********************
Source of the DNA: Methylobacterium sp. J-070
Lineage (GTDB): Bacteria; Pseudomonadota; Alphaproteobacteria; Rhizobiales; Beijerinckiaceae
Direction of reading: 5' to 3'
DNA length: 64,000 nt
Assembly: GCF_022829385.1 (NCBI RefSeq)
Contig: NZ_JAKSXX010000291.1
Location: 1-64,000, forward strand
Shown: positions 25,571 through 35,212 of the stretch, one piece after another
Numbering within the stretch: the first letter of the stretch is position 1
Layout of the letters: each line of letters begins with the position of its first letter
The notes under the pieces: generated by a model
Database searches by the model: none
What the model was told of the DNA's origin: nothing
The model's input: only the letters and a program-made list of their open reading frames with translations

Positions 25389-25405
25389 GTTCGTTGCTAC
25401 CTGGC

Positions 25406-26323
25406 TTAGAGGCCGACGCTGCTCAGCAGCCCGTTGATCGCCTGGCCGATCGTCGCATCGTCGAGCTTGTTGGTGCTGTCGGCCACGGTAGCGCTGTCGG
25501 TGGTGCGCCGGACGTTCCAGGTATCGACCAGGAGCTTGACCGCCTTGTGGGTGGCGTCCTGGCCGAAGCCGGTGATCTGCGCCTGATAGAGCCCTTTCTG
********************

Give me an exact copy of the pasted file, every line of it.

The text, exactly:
Source of the DNA: Methylobacterium sp. J-070
Lineage (GTDB): Bacteria; Pseudomonadota; Alphaproteobacteria; Rhizobiales; Beijerinckiaceae
Direction of reading: 5' to 3'
DNA length: 64,000 nt
Assembly: GCF_022829385.1 (NCBI RefSeq)
Contig: NZ_JAKSXX010000291.1
Location: 1-64,000, forward strand
Shown: positions 25,571 through 35,212 of the stretch, one piece after another
Numbering within the stretch: the first letter of the stretch is position 1
Layout of the letters: each line of letters begins with the position of its first letter
The notes under the pieces: generated by a model
Database searches by the model: none
What the model was told of the DNA's origin: nothing
The model's input: only the letters and a program-made list of their open reading frames with translations

Positions 25389-25405
25389 GTTCGTTGCTAC
25401 CTGGC

Positions 25406-26323
25406 TTAGAGGCCGACGCTGCTCAGCAGCCCGTTGATCGCCTGGCCGATCGTCGCATCGTCGAGCTTGTTGGTGCTGTCGGCCACGGTAGCGCTGTCGG
25501 TGGTGCGCCGGACGTTCCAGGTATCGACCAGGAGCTTGACCGCCTTGTGGGTGGCGTCCTGGCCGAAGCCGGTGATCTGCGCCTGATAGAGCCCTTTCTG